Michael's on Wednesday; the usual and not-so-usual suspects. Jammed, front and back. They were turning people away. One thing there was a big book party for William Boyd the British novelist in the backroom. Upfront among the masses there were Da Boyza Michael's: Dr. Gerry Imber, Michael Kramer, Andy Bergman, Jerry Della Femina; Maury Perl of Conde Nast; Steven Rattner; Nikki Haskell, Beverly Johnson and Morgan Fairchild all of whom are engaged in making an infomercial for a new product of Nikki's; Melanie Brandman, Lynn, Lady Rothschild, Diana Biederman, and Michael's very own Brenda Starr, Diane Clehane; Barry Diller; Herb Siegel; Kay Pick in from Beverly Hills; Jason Binn with Andrew Lauren; Joan Gelman and Joan Hamburg; Todd Meister; Edward Minskoff; Richard Bressler, Henry Schlieff, Leonard Lauder, Jolie Hunt with Jay Kriegel; Edward Minskoff, Diane Coffey, Kate Taylor, Ralph Baruch, Kurt Andersen, David Sanford of the WSJ; Lou Cona, Larry Aiken, Pamela Baxter, Joe Armstrong, Missy Godfrey, Tony Hoyt, Caroline Manzo of New Jersey Housewives or whatever it's called, everybody knows; Catherine Saxton; Ira Neimark and Marvin Traub. Bergdorf's and Bloomingdale's in a fashion and retailing heyday that is good but doesn't generate the excitement and day-to-day talk about "stores" that these two gentleman created and presided over.
I'm forgetting a few but it was a busy time.
Nikki Haskell, Beverly Johnson, and Morgan Fairchild.
Author William Boyd who is in town publicizing his latest novel, at a luncheon given for him yesterday at Michael's. Carine de Meyerre in from the Netherlands. Carine was lunching with Beverly Camhe. She is in New York to run in Sunday's Marathon to raise funds for building an interactive children's museum in the Netherlands.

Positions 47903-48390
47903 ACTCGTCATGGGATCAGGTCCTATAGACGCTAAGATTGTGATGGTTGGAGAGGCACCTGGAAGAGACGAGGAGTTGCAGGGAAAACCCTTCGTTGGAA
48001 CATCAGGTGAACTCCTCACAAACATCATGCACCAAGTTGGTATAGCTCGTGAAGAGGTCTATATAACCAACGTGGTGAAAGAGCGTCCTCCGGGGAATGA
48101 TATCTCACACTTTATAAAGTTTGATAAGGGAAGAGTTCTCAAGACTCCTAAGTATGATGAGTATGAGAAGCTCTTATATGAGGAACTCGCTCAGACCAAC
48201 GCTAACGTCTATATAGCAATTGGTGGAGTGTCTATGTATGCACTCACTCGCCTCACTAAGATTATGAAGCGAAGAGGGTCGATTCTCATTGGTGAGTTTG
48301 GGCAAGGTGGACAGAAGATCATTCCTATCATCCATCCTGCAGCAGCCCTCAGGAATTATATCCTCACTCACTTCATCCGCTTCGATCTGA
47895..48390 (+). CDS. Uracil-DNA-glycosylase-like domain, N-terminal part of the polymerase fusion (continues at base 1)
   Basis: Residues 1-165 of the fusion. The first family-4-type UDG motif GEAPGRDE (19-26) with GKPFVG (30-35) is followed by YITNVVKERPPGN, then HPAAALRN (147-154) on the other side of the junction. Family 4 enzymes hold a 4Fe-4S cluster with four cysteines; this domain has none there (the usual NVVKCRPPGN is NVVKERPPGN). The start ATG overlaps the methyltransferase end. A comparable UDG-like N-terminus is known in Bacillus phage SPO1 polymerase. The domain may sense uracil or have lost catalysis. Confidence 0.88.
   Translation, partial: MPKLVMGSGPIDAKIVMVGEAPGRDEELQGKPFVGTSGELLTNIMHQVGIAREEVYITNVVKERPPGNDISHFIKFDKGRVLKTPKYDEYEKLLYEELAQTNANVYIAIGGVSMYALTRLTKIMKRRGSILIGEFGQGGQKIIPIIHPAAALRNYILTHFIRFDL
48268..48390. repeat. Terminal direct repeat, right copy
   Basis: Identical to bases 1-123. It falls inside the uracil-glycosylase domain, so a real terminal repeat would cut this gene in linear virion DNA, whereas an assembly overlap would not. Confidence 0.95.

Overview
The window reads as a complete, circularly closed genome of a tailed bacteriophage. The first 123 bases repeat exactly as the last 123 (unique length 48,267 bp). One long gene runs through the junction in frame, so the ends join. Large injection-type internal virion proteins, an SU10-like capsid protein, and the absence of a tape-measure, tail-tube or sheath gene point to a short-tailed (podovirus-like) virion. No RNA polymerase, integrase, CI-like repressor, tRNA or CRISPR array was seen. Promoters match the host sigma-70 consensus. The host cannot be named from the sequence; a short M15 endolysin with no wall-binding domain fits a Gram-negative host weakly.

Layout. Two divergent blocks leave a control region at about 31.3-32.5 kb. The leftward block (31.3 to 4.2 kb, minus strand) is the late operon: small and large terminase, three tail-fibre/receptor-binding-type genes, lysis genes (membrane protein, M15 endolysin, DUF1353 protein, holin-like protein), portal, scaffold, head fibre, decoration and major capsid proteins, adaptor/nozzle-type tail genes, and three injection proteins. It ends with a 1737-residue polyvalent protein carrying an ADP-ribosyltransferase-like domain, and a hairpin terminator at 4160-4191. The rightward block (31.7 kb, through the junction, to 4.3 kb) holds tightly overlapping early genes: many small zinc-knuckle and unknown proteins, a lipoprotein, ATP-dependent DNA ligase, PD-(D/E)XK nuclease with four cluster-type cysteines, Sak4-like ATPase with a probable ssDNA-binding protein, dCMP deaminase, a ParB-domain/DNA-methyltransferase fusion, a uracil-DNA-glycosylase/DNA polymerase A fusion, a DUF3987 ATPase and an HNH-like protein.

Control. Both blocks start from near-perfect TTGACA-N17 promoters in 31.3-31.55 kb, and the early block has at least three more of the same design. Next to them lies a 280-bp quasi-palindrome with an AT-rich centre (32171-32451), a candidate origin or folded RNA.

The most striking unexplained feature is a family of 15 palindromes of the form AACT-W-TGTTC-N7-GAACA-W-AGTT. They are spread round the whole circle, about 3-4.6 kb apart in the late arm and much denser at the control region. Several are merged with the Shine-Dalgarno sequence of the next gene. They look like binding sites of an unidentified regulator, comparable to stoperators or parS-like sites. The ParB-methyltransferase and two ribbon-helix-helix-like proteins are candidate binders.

Carine's Marathan entry paper.
Last night at the Plaza, the New York Landmarks Conservancy hosted its 18th annual Living Landmarks gala. This year's "Living Landmarks" were Lewis Cullman, David Dinkins, Louise Kerz Hirschfeld, Angela Lansbury, Danny Meyer, Regis Philbin. Some were "introduced" to the guests by another. Katie Couric did Regis, brother and sister Billy Rudin and Beth DeWoody presented the award named for their father, the late Lewis Rudin; and for the rest Liz Smith who always does the honors (and more than that, I'm sure because Liz works at these things).

Except for Rex Reed, who introduced his longtime friend Angela Lansbury whom he met when he was a reporter for his college newspaper in Louisiana and she was working on the film on location there, "The Long Hot Summer." Rex, who is full of stories and more than a few that are outright funny, told more than a few of these gems last night, to the point that Angela Lansbury could get a laugh out of it when she got up to the podium.
Angela Lansbury and Katie Couric. Mario Buatta and Angela Lansbury.
Elizabeth Peabody. John Rosselli. Mary McFadden.
Agnes Gund, Mildred Brinn, and Barbara Tober. Liz Smith and Lewis Cullman.
Miss Lansbury is everything Rex said she is, and everything you might think she is from the character she played so successfully on television. She also has a niceness about her. A pleasant, bright, kind, niceness. A lady, you might say, in the old sense of the word. But no prude, and no vulgar either. Dignified, yet gentle, soft, gracious.